Cadiz – Gades ab occiduis insulae partibas

by Georg Braun and Frans Hogenberg


Date of first edition: 1596

Date of this map: 1598

Dimensions (not including margins): 37 x 49 cm

Condition: Excellent. Strong image and strong paper with lovely old original colours and wide margins. Centre fold as published, with very small tear. Two small folds.

Condition rating: A+

Verso: text in Latin

Map reference: Taschen, Br. Hog., p. 348; Van der Krogt 4, 711; Fauser 2183

From: Civitates Orbis Terrarum, Urbium praecipuarum mundi theatrum quintum, first edition 1596


Item number:
Spain & Portugal
Recent Additions
Price (without VAT, possibly to be added): 650,00 (FYI +/- $721,50 / £578,50)
Unless otherwise specifically stated on this map page, we charge the following expedition costs in euro (unfortunatelly, gone up with Covid, but still too low in reality!):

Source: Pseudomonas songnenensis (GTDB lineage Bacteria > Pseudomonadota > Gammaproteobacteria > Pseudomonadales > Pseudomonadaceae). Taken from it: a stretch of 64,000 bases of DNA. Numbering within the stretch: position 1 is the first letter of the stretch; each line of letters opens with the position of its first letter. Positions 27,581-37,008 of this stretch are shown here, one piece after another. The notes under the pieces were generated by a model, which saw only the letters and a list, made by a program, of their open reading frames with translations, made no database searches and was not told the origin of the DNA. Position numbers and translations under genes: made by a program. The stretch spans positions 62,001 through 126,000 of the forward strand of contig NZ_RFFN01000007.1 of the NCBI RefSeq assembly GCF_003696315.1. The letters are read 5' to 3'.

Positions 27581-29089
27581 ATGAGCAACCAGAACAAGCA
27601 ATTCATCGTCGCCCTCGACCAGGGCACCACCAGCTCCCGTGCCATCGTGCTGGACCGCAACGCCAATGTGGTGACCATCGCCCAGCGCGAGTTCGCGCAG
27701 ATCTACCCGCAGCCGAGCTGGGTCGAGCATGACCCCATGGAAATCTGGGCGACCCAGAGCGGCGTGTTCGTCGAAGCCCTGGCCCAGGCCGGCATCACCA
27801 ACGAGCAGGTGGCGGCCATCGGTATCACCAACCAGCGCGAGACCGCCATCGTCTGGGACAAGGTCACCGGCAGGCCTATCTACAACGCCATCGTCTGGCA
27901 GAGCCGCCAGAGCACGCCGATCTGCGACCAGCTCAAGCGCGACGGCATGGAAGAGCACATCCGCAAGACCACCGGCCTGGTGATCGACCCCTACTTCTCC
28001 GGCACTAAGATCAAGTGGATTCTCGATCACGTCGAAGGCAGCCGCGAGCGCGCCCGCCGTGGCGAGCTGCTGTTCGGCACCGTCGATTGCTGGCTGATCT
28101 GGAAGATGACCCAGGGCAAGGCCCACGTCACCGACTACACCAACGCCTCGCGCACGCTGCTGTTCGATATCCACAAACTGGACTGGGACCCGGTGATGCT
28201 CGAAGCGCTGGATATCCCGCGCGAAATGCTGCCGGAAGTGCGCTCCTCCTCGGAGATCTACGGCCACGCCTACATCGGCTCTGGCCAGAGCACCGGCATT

– Benelux: 40 euro
– Rest of Europe: 60 euro
– Rest of the World: 100 euro

In stock


TRANSLATION OF CAPTION: Cadiz, seen from the western parts of the island.

COMMENTARY BY BRAUN (on verso): “Here can be seen in particular the skill of the inhabitants of Cadiz at catching fish. They wall off part of the sea with stones and rocks piled on top of each other, so that when the tide goes out they cannot escape and they can be caught very easily, even without a net, with the hands.”

The plate shows Cadiz seen across the narrow peninsula from the Atlantic. In the foreground stands the chapel of St Sebastian. A group of fishermen has been included in order to illustrate the fishing method described in the text. Also visible at the lower edge is the figure of Hercules, the legendary founder of the city, suduing the Nemean Lion – in this instance even two. On the left, as a picture within a picture, Hoefnagel shows crews being enrolled for service on the galleys by the method of casting lots, and subsequently being taken on board. A bastion is included on the right as a symbol of Cadiz’s military importance. (Taschen)

Above the left cartouche a “leopard dog” is shown, brought back from the West Indies in 1565, and above the right cartouche a Peruvian pica brought back in 1578.
At the top of the view a fish caught in Cadiz in 1564.






Related items